# Is there a quick method to solve a problem involving guessing the correct weighs?

This is a problem I often see in exams, it involves calculating the least number of weighing operations needed to get the weight asked.

It states this:

Allison has a bag of rice which weighs more than 17 ounces and she has a two pan balance and 4 different weights being 3 oz, 4 oz, 7 oz and 11 oz respectively. How many times at least does she has to use the balance to get 17oz of rice?

I tried to solve this problem by summing up all the weighs:

$3\,\textrm{oz}+4\,\textrm{oz}+7\,\textrm{oz}+11\,\textrm{oz}=25\,\textrm{oz}$

Since what it is being asked is to get $17$ ounces what I tried to do is to find the possible combinations which put in each pan so that they sum up to 17.

But grouping either $11$ in one side and $3+4+7$ in the other the resulting weight is $3$. If I choose not to use one of the weights let's say $11$ and $4+7$ it cancels both sides, while $3+7$ produces $1$ ounce in the other side therefore it cannot be used, if it is $3+4$ it produces $4$ ounces. So it seems it is impossible to get the $17$ ounces at once.

The other choice would be just using in the first attempt just $3$ and $7$, and in the second turn just the weight of $7$ ounce. Therefore the least number of times to use the balance would be $2$. But this answer is not correct.

The method I tried to use I don't think it is right, it is prone to errors and more importantly is tedious which is something I can't use at an exam where time is limited.

Can somebody help me to find a more orderly and logical method step by step to solve these kind of problems other than just guessing and starting to plug in numbers randomly as if I was trying to hit a target?.

## 2 Answers

In this case trying to plug in numbers is the fastest way to solve this. Also keep in mind that you can put a weight together with the rice, effectively subtracting. The solution is thus:

$$11 + 7 + 3 - 4 = 17$$

• Yes I thought about that I can subtract the weight from one side with what is on the other and also put that with the rice. But my question was on How to avoid to double count the same number. If you show the solution plain as that, the mental process which you used to get the answer is hidden from the casual observer. It looks as if a magician took a rabbit out of the hat if you know what I mean. My question was intended to know if there was a table that I can build and fill up or a graphic or some representation so that it allows me to avoid those errors. – Chris Steinbeck Bell Mar 29 '18 at 2:44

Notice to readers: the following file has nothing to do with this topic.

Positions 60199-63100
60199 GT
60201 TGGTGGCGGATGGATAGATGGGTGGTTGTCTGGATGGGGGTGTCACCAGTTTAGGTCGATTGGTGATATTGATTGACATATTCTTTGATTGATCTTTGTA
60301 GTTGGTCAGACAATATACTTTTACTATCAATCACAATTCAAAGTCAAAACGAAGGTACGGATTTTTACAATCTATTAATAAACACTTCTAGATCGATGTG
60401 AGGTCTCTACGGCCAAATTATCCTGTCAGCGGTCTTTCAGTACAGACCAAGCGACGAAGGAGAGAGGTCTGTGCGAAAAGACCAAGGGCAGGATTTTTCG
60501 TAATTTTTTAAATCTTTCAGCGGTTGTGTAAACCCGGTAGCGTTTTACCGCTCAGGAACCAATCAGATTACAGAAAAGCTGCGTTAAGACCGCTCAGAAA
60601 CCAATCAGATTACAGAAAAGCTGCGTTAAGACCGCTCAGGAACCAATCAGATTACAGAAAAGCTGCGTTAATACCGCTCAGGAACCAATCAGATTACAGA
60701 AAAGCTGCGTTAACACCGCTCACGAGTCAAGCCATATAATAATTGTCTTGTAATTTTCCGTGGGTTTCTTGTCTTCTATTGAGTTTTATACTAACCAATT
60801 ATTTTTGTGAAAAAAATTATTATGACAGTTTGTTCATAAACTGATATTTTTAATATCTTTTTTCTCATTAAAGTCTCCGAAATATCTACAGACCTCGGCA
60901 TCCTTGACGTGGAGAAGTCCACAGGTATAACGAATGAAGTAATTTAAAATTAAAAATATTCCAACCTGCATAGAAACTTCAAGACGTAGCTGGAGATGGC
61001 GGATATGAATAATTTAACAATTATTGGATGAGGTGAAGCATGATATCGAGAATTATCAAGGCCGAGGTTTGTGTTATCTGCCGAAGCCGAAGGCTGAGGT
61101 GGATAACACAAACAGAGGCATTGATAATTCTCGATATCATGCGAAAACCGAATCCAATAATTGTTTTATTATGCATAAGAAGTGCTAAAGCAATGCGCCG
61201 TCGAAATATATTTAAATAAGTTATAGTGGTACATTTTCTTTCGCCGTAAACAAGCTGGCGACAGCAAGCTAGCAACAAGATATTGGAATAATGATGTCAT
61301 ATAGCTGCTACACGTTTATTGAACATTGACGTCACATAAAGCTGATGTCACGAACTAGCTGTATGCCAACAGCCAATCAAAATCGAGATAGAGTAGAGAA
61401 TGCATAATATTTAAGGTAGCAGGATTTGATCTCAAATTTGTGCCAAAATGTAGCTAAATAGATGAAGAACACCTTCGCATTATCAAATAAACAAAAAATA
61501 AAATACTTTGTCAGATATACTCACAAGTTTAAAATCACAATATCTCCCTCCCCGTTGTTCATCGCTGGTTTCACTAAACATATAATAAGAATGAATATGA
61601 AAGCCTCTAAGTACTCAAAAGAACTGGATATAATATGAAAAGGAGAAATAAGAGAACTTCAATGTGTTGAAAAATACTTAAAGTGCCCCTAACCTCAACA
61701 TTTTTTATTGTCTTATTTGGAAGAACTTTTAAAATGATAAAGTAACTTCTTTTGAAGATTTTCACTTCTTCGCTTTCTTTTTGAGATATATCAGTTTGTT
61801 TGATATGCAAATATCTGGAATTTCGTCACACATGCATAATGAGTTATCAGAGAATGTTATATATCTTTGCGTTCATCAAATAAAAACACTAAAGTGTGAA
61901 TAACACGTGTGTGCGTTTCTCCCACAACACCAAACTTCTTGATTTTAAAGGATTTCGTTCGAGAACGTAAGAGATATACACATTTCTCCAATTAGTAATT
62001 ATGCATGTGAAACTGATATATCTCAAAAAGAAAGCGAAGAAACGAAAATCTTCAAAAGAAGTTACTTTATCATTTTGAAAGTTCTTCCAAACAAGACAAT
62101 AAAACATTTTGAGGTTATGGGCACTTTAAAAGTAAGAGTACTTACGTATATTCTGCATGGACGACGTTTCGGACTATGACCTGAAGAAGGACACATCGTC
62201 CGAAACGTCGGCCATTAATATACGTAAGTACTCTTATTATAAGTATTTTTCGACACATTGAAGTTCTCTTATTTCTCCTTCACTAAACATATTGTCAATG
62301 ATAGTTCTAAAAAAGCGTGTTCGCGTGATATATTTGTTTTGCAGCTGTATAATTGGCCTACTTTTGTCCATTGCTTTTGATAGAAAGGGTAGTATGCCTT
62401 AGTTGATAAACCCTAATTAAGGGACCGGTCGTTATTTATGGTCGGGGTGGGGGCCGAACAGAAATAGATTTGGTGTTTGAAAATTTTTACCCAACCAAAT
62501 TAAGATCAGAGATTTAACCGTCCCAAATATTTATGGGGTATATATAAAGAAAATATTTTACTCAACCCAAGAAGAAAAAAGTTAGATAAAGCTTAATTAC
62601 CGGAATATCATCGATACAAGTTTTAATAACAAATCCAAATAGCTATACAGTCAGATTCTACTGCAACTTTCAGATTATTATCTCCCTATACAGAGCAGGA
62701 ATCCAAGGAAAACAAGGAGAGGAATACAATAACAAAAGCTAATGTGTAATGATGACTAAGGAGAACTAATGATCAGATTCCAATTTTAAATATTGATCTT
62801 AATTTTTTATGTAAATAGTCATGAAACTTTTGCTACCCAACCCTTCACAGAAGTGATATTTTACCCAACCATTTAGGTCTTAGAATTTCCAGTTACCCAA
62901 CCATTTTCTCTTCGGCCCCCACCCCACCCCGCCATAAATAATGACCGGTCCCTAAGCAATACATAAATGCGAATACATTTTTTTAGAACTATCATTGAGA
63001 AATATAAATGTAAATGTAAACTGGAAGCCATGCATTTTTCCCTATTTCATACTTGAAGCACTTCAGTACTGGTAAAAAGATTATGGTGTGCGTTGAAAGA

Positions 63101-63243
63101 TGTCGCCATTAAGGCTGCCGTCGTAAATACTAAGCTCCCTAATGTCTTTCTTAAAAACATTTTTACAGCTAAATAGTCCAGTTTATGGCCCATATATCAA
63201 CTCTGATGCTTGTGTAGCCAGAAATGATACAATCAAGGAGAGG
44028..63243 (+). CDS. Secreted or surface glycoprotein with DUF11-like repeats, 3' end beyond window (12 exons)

Here's how I did it. First, I guessed that you had to use all the weights. Then I said suppose I put $x$ ounces in one pan and $y$ in the other. I want \begin{align} x+y&= 25\\ x-y&= 17 \end{align} so $x=21$ and $y=4$.

This method isn't guaranteed to work, of course. It just checks whether it's possible to do it in one weighing by using all the weights.

• Out of curiosity is this problem related with balanced ternary?. As you rightfully pointed out, what if the result from solving both equations isn't an integer, or if one of the equations results a fraction i.e 2.5 oz or something like that?. How to proceed in that situation? Or should I assume that I can't weight that mass in just one turn?. – Chris Steinbeck Bell Mar 29 '18 at 2:56
• No, you can't conclude that you can't weight that mass in one turn. All you can conclude is that you can't that mass in one turn by using all the weights. So, first you note that you can't do it with one weight, because no weight is $17.$ The you note that there aren't two weights whose sum or whose difference is $17$, so it can't be done with $2$ weights. Then you have to find a way to preclude doing it with $3$ weights, perhaps by excluding one weight at a time and using the method in my answer. Then if it also fails by using $4$ weights, you know it can't be done in one weighing. – saulspatz Mar 29 '18 at 3:03
• I couldn't fit everything in one comment. As far as I know, this has nothing to do with balanced ternary. I think I know what you're referring to, but in that puzzle the weights all turn out to be powers of $3$, unlike this question. – saulspatz Mar 29 '18 at 3:05
• So can I conclude that it cannot be done by using $4$ weights if the system of equations you used results a non integer or a fraction? But again, should I worry if one of the weights be let's say $0.5$ oz? or would that method also work?. – Chris Steinbeck Bell Mar 29 '18 at 3:21
• If you apply the method you get the total amount of weight in each pan (other than rice). In this case, it worked out neatly to one of the weights. But if we were trying to measure $5$ ounces of rice, we would get $y=10$ and we would have to realize that we could use a $3$ oz. weight and a $7$ oz. weight. – saulspatz Mar 29 '18 at 3:28